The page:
“Watching great films is a very spiritual experience for me,” says Paul Plett. “It hits a tuning fork in [my] heart and my whole soul reverberates.”
The 30-year-old, who attends Home Street Mennonite Church in Winnipeg, is not only an avid film watcher but makes films himself. He recently completed work on Northern Folk, a documentary about folk music in Canada, as well as a three-minute science fiction film for children about a day in the life of a hologram.
He now has two more projects in development, including Seven Points on Earth, a documentary about seven Mennonite farming communities around the world, as well as a post-apocalyptic science fiction feature about the relationship between a man and a woman who are making their way through a desolate valley to a transport ship.
Canadian Mennonite asked Plett to talk about some of the films that have influenced him:
- Citizen Kane (1941)
Considered by many to be the greatest film of all time, this mystery drama explores the life of fictional publishing magnate Charles Foster Kane. Auteur Orson Welles co-wrote, produced, directed and starred in the film. He was in his early 20s at the time. “It’s such an amazing representation of what film can do,” Plett says. By the time Welles made the film, he was already known as an innovative storyteller, having directed and narrated an adaptation of the H.G. Wells novel The War of the Worlds as a radio drama in 1938. “[Welles knew] how to break down barriers and do stuff that’s different,” Plett says.
- Star Wars: Episode IV—A New Hope (1977)
George Lucas’s classic tale about a battle between good and evil “a long time ago in a galaxy far, far away” was one of Plett’s favourite movies as a child, and it remains one of his favourites to this day. “That one was hugely influential for me just thinking about what I really love about movies and the kind of movies I want to make,” he says. He calls watching the film “a religious experience,” likening “the Force” to another way of describing God. “In the context of this world, in this fantasy, in this space opera, they’re talking about the Spirit in our lives and how it binds the world together and connects everything,” Plett says.
- Apocalypse Now (1979)
“Nothing prepared me for what it was,” Plett says of Francis Ford Coppola’s film. “It unravelled my mind as I watched it for the first time.” The film follows Captain Benjamin L. Willard (Martin Sheen) on his mission to assassinate Colonel Walter E. Kurtz (Marlon Brando). The production was plagued by problems, from sets destroyed by torrential downpours to Brando showing up overweight and not having learned his lines. That Coppola was still able to make a masterpiece in spite of those obstacles is part of what makes the movie great, Plett says: “That, to me, is the greatest example of a truly inspired director in his prime.”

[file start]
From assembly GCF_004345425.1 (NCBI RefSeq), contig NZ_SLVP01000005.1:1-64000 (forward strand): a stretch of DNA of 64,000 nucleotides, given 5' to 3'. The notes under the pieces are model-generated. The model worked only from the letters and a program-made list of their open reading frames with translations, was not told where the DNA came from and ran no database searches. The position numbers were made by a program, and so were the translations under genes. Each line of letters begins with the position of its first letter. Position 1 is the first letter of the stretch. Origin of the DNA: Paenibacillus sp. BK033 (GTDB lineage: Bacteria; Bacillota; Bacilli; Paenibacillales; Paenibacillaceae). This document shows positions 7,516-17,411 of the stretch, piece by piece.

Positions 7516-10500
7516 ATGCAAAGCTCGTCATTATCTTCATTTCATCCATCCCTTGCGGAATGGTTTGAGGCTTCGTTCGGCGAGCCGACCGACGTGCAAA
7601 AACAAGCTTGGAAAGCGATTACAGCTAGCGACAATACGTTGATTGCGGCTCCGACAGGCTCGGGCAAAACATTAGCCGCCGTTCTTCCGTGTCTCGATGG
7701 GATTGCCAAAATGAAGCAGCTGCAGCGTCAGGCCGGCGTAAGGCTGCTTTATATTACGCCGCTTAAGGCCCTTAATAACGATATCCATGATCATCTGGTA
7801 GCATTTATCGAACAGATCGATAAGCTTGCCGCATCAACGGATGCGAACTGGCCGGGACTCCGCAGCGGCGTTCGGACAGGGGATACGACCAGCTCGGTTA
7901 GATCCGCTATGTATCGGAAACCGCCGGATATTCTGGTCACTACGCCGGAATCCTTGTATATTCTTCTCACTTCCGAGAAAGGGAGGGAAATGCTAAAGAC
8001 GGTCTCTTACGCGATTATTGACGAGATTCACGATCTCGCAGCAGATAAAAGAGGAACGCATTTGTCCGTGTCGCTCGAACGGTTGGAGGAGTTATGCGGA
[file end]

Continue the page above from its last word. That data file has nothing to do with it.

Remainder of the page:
- Koyaanisqatsi (1982)
Koyaanisqatsi is an experimental film that Plett describes as a “poetic documentary.” There is no dialogue or narration, just footage of cities and natural landscapes from across the United States juxtaposed with music by composer Philip Glass. Watching Koyaanisqatsi showed Plett a different way to make documentary films and influenced his 2013 work, A Documentary About Love, as well as Northern Folk. “They’re both poetic docs. They do have dialogue and music, but they’re more collage-based,” Plett says. “The idea is that the audience is going to put it on and it’s more of a meditative experience watching it, as opposed to [having someone] narrating it.”
- The Princess Bride (1987)
Combining romance, fantasy, adventure and comedy, The Princess Bride tells the story of a farmhand named Wesley who must rescue his true love, Buttercup, from an evil prince. “It’s just a perfect movie,” Plett says. “It [didn’t have] a huge budget, but it’s still super magical. . . . It’s really funny, really well made; there’s a love story and there’s a magical element to it.” The Princess Bride is the type of work Plett aspires to. “If I could make one movie . . . that is to people what The Princess Bride is to me, then I’d be happy.”
Visit ode-productions.com to find out more about Paul Plett’s own films.
Watching great films is a spiritual experience for Winnipeg filmmaker Paul Plett. (Photo by Aaron Epp)
That filmmaker Francis Ford Coppola was able to make Apocalypse Now given the obstacles he faced is part of what makes the film great, Paul Plett says.
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